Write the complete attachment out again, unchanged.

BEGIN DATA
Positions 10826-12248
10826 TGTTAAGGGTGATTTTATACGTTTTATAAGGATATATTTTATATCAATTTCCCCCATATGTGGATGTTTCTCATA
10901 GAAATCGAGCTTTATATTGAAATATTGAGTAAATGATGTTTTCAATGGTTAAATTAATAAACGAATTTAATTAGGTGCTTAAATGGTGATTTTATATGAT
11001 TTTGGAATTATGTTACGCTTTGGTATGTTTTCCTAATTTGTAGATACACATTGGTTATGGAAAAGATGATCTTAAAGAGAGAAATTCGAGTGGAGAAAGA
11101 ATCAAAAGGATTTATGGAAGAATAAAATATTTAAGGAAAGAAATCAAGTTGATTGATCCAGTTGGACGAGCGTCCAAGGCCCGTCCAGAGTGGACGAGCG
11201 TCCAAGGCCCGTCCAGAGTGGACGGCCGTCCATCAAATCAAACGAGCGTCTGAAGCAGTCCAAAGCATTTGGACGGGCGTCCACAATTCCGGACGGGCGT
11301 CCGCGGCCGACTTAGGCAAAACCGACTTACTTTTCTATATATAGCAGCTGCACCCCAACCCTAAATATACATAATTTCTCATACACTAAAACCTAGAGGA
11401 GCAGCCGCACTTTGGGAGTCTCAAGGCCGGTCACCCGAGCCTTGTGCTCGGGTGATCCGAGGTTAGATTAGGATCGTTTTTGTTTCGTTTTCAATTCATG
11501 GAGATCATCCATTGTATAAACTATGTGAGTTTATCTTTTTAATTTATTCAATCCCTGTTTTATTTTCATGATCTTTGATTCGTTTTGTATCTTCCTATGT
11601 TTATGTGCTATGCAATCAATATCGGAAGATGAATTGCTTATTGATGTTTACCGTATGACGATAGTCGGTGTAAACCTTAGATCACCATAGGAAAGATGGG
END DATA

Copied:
Positions 10826-12248
10826 TGTTAAGGGTGATTTTATACGTTTTATAAGGATATATTTTATATCAATTTCCCCCATATGTGGATGTTTCTCATA
10901 GAAATCGAGCTTTATATTGAAATATTGAGTAAATGATGTTTTCAATGGTTAAATTAATAAACGAATTTAATTAGGTGCTTAAATGGTGATTTTATATGAT
11001 TTTGGAATTATGTTACGCTTTGGTATGTTTTCCTAATTTGTAGATACACATTGGTTATGGAAAAGATGATCTTAAAGAGAGAAATTCGAGTGGAGAAAGA
11101 ATCAAAAGGATTTATGGAAGAATAAAATATTTAAGGAAAGAAATCAAGTTGATTGATCCAGTTGGACGAGCGTCCAAGGCCCGTCCAGAGTGGACGAGCG
11201 TCCAAGGCCCGTCCAGAGTGGACGGCCGTCCATCAAATCAAACGAGCGTCTGAAGCAGTCCAAAGCATTTGGACGGGCGTCCACAATTCCGGACGGGCGT
11301 CCGCGGCCGACTTAGGCAAAACCGACTTACTTTTCTATATATAGCAGCTGCACCCCAACCCTAAATATACATAATTTCTCATACACTAAAACCTAGAGGA
11401 GCAGCCGCACTTTGGGAGTCTCAAGGCCGGTCACCCGAGCCTTGTGCTCGGGTGATCCGAGGTTAGATTAGGATCGTTTTTGTTTCGTTTTCAATTCATG
11501 GAGATCATCCATTGTATAAACTATGTGAGTTTATCTTTTTAATTTATTCAATCCCTGTTTTATTTTCATGATCTTTGATTCGTTTTGTATCTTCCTATGT
11601 TTATGTGCTATGCAATCAATATCGGAAGATGAATTGCTTATTGATGTTTACCGTATGACGATAGTCGGTGTAAACCTTAGATCACCATAGGAAAGATGGG